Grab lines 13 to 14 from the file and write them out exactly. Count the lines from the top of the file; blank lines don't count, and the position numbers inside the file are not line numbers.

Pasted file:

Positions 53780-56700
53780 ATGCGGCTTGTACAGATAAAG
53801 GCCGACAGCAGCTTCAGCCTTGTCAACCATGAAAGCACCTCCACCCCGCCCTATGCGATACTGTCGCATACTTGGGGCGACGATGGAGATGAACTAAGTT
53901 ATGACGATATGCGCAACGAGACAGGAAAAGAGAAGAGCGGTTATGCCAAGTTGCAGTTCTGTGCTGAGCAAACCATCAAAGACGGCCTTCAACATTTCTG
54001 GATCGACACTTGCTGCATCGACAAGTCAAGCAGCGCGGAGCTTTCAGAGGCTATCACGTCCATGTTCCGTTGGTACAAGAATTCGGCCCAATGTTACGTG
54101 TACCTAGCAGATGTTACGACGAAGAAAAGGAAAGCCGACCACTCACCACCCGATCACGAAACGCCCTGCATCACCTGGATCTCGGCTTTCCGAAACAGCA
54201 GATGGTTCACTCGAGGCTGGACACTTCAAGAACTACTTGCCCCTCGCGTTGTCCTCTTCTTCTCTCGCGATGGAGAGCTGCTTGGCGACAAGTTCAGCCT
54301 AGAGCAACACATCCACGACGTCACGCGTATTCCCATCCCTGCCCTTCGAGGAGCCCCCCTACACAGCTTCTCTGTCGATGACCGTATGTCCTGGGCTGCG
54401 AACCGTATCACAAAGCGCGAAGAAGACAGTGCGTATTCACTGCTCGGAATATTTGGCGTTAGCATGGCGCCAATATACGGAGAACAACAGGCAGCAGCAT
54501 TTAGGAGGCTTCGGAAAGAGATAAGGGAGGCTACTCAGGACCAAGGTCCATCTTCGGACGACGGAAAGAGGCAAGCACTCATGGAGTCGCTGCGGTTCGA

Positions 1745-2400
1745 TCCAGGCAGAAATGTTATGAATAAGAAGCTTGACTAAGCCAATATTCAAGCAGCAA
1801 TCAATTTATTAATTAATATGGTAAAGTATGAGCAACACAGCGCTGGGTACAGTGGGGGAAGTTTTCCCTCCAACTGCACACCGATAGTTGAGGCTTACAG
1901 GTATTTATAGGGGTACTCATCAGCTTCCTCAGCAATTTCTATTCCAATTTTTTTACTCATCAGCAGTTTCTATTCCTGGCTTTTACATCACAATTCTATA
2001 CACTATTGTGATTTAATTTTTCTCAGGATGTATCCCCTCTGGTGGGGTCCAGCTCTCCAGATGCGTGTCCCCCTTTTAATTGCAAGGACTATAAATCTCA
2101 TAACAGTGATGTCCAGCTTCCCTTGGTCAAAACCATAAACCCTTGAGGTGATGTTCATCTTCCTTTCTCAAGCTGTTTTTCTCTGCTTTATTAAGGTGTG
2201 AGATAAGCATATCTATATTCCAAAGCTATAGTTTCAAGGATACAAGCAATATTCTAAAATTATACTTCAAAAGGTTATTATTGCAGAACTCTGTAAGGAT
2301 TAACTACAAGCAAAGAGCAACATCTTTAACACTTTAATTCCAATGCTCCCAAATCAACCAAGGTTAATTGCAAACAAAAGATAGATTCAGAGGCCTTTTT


1801 TCAATTTATTAATTAATATGGTAAAGTATGAGCAACACAGCGCTGGGTACAGTGGGGGAAGTTTTCCCTCCAACTGCACACCGATAGTTGAGGCTTACAG
1901 GTATTTATAGGGGTACTCATCAGCTTCCTCAGCAATTTCTATTCCAATTTTTTTACTCATCAGCAGTTTCTATTCCTGGCTTTTACATCACAATTCTATA